Jayawardene and Vaas shut out sloppy Windies
Sri Lanka's quest for a first Test win in the Caribbean took shape in a manner they've mastered back on home soil: put up the runs, session by session, and hand it over to two experienced bowlers. A distinctly subcontinental surface at the Providence Stadium allowed Mahela Jayawardene his first hundred against West Indies and Chaminda Vaas a second fifty in as many innings before Sri Lanka declared on 476 for 8. The 16 overs left in the day were enough for Vaas to remove his bunny Chris Gayle for his fifth duck against this opposition and brought the shutters down on a lamentable day for the hosts, who let five chances go down in the field.
From the time he came to the middle it was evident Jayawardene wanted to play an innings for the long haul. It was a disciplined hundred, shorn of risks and flashy shots, and efficiently extended Sri Lanka's dominance. With the track being so sluggish it was a bit hard to force the ball away - Jerome Taylor and Daren Powell bowled very well in the first session - and Jayawardene relied on singles and the odd double as they came.
There weren't too many runs scored in the first two hours but, importantly for Sri Lanka, Jayawardene played himself in. Taylor was the only bowler to really offer any threat, removing Tillakaratne Dilshan early, but West Indies were let down by ordinary fielding.
Some edges went agonisingly close to being caught, some should have been caught, and some shots were just superbly timed. Jayawardene was also the beneficiary of a life, when on 39 he cut hard and Gayle watched the thick edge fly to his right at slip. Sulieman Benn was denied a maiden Test wicket on that occasion but he was also to blame soon after as he misjudged a chance from Prasanna Jayawardene, who mistimed a pull off Powell to midwicket.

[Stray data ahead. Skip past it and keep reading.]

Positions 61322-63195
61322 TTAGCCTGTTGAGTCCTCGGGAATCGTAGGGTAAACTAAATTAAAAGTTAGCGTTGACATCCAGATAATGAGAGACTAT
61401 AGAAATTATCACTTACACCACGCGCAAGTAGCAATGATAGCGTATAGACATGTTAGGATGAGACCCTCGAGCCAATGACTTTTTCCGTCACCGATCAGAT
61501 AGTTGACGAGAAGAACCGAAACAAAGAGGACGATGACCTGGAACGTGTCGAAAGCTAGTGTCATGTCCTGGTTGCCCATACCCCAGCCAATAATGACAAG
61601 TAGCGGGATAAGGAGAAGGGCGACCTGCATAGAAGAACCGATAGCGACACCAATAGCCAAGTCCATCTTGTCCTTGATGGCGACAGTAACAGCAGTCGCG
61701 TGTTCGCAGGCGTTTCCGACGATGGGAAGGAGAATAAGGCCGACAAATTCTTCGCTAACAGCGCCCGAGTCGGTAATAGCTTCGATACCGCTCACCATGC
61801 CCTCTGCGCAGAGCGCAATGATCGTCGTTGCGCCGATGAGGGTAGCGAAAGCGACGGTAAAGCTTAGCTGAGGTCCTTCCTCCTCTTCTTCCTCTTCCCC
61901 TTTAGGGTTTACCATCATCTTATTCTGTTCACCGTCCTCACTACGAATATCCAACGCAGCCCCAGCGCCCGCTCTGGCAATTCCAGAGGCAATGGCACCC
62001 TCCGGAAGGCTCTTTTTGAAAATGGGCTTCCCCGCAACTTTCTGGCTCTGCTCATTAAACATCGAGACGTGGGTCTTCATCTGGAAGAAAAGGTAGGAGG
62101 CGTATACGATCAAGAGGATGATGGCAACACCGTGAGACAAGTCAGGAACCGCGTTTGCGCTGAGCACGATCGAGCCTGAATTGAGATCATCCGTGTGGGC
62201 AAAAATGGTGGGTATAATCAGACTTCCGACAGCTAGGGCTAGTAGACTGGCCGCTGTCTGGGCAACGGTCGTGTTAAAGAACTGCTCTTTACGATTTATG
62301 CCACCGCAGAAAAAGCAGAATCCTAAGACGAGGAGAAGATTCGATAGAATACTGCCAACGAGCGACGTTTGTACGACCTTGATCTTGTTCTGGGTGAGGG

One sweetly-timed straight drive was about as stylish as Mahela Jayawardene got. Otherwise it was soft-handed dabs and tucks to square leg or midwicket. His half-century under his belt, he added 53 with Prasanna Jayawardene and 126 with Vaas after Powell struck with the second new ball just after lunch.
There were no extravagant shots, except for one classical flick across the line off Taylor, as Jayawardene worked his way through the 80s and 90s. He had been run out on 99 against the same opposition in Galle in 2001but this time he scampered down the pitch to reach his 22nd Test hundred before tea. It came off 189 deliveries, seven more than Malinda Warnapura's had taken, and was no less significant. Sri Lanka clearly wanted to bat just once and Jayawardene did his best to ensure that by dropping anchor.
He was given another life on 124 by Dwayne Bravo at short fine leg in the 152nd over but an innings of great discipline and control ended with a shot of extravagance and an error by the umpire Billy Bowden. Going for another reverse-sweep against Gayle, Jayawardene was adjudged lbw although replays showed the ball struck glove first.
Vaas, the beneficiary of two early lives in the slips, made West Indies pay with a dogged effort that helped his captain past three figures and his team past 400. Like the other left-handers before him Vaas had few problems as he swept and cut his way past fifty for the 14th time in Tests. His unbeaten 54 took his batting average in the last 12 months to 78.75. Gayle got a second wicket but Rangana Herath used his first chance at the crease in more than two years to hit some quick runs before the declaration.
Vaas showed no signs of weariness after 162 minutes of batting and struck quickly to get Gayle lbw. Gayle's record of just 112 runs in nine Test innings against Sri Lanka stayed where it was and it was his fifth duck against them; Vaas has dismissed him seven times in those ten innings. Vaas would have been encouraged by the bit of reverse-swing on view while batting and used it craftily.
Ramnaresh Sarwan's fidgety 21 - against the lyrical tunes of a number of Bob Marley anthems across the PA system - denied Sri Lanka further inroads but, like Jayawardene before him, he'll need to stick around for a long time if West Indies are to save this Test.
Jamie Alter is a staff writer at Cricinfo